PMID: 26798148 [PubMed - in process]

Transcriptional Regulation of X-Box-Binding Protein One (XBP1) by Hepatocyte Nuclear Factor 4α (HNF4α) is Vital to Beta-Cell Function.

Mon, 01/25/2016 - 13:26
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Transcriptional Regulation of X-Box-Binding Protein One (XBP1) by Hepatocyte Nuclear Factor 4α (HNF4α) is Vital to Beta-Cell Function.

J Biol Chem. 2016 Jan 20;

Authors: Moore BD, Jin RU, Lo H, Jung M, Wang H, Battle MA, Wollheim CB, Urano F, Mills JC

Abstract
The transcription factor, X-box Binding Protein-One (XBP1), controls the development and maintenance of the endoplasmic reticulum (ER) in multiple secretory cell lineages. We show here that Hepatocyte Nuclear Factor 4-alpha (HNF4α) directly induces XBP1 expression. Mutations in HNF4α cause Mature-Onset Diabetes of the Young I (MODYI), a subset of diabetes characterized by diminished GSIS. In mouse models, cell lines, and ex vivo islets, using dominant negative and human-disease-allele point mutants or knockout and knockdown models, we show that disruption of HNF4α caused decreased expression of XBP1 and reduced cellular ER networks. GSIS depends on ER Ca2+ signaling; we show that diminished XBP1 and/or HNF4α in β-cells led to impaired ER Ca2+ homeostasis. Restoring XBP1 expression was sufficient to completely rescue GSIS in HNF4α-deficient β-cells. Our findings uncover a transcriptional relationship between HNF4α and Xbp1 with potentially broader implications about MODYI and the importance of transcription factor signaling in the regulation of secretion.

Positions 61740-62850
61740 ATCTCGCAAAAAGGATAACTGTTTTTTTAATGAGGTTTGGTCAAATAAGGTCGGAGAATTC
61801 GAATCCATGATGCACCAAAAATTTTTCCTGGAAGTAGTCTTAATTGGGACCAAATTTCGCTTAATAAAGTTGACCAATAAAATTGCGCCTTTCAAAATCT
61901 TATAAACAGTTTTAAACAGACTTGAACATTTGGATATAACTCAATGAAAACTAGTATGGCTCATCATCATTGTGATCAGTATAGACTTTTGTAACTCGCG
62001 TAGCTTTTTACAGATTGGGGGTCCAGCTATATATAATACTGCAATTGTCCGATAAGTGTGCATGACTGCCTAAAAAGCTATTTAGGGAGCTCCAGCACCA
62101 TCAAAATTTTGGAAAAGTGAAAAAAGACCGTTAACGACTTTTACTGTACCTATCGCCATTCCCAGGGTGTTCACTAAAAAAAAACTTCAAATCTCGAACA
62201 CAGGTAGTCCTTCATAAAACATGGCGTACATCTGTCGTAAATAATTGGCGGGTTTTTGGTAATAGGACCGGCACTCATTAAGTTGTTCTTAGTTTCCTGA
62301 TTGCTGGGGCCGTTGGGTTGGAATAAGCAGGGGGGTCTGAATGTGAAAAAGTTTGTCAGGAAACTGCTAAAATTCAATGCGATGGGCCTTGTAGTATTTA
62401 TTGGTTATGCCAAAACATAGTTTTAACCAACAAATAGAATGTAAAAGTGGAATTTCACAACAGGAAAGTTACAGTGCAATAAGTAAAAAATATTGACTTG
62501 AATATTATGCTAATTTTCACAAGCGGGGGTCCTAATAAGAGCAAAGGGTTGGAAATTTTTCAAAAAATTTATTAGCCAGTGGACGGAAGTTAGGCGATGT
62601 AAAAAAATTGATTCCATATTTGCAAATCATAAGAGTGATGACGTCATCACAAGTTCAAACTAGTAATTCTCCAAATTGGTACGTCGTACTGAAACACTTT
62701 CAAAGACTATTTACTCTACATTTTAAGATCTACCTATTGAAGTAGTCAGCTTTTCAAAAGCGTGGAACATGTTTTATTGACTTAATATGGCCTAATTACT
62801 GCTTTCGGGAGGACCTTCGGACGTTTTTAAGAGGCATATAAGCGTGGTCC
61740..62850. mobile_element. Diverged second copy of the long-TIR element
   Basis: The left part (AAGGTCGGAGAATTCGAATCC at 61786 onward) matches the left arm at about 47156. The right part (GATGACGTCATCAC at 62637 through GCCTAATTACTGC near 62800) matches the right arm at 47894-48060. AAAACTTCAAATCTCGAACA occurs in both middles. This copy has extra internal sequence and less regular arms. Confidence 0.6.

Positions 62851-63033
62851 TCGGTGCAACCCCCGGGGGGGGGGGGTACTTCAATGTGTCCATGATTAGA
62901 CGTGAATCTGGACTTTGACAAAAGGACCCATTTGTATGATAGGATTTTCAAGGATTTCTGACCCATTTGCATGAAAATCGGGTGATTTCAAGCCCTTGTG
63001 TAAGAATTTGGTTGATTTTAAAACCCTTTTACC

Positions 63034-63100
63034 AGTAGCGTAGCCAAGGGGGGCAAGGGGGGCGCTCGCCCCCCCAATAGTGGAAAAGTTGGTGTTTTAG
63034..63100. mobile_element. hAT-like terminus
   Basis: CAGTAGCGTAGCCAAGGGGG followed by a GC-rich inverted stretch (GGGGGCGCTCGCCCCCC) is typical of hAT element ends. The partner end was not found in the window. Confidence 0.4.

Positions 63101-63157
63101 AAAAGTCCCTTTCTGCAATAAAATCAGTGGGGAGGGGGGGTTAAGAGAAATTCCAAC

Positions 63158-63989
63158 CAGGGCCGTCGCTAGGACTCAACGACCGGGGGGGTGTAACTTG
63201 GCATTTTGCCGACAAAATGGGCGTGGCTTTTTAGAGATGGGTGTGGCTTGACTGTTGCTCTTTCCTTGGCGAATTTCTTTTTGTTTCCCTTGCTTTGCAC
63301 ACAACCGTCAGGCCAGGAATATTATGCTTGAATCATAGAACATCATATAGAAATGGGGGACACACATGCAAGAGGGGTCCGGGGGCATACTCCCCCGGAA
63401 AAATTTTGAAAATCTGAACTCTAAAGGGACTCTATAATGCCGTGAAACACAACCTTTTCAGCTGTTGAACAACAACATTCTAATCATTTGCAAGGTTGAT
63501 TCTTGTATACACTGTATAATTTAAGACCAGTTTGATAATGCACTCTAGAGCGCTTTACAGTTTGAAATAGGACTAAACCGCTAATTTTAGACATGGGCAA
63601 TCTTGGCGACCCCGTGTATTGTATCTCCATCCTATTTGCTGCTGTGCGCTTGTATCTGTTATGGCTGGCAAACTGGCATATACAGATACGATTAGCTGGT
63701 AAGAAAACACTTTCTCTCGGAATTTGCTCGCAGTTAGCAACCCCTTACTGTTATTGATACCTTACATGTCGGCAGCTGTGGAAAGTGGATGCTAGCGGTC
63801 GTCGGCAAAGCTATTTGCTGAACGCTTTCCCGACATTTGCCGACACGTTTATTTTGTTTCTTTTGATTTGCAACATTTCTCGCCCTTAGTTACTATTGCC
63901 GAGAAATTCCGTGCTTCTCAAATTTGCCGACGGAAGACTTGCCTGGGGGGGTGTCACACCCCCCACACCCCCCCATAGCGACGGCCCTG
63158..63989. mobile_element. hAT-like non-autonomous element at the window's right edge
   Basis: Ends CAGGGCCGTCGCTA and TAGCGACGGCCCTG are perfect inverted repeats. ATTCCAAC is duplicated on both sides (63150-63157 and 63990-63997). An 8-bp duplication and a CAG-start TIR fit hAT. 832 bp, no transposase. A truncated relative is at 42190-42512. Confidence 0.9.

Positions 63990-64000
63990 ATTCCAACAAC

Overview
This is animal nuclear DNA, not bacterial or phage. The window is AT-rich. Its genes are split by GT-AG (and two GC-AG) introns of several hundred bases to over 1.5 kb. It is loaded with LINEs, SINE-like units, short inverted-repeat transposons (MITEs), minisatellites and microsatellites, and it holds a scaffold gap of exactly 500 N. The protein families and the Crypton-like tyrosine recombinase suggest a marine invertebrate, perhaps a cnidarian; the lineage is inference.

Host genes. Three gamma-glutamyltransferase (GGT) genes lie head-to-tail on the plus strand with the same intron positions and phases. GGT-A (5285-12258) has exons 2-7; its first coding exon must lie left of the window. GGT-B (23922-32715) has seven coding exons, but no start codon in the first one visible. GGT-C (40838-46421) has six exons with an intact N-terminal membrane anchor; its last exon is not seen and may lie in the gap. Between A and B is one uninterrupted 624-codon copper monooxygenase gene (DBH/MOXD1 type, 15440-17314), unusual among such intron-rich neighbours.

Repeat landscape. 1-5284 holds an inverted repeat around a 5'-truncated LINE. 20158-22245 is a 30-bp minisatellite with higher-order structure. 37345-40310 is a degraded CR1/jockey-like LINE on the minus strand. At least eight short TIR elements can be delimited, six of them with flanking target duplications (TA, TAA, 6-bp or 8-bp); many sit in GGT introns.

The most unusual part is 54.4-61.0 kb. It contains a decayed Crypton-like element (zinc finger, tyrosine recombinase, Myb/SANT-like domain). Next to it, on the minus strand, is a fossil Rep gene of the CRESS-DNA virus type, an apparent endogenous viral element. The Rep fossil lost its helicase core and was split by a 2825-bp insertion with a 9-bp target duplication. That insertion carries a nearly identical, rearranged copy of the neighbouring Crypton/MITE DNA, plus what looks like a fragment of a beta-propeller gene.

PMID: 26792861 [PubMed - as supplied by publisher]

Thymoquinone, a bioactive component of Nigella sativa, normalizes insulin secretion from pancreatic β-cells under glucose overload via regulation of malonyl-CoA.

Fri, 01/22/2016 - 11:42
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Thymoquinone, a bioactive component of Nigella sativa, normalizes insulin secretion from pancreatic β-cells under glucose overload via regulation of malonyl-CoA.

Am J Physiol Endocrinol Metab. 2016 Jan 19;:ajpendo.00250.2015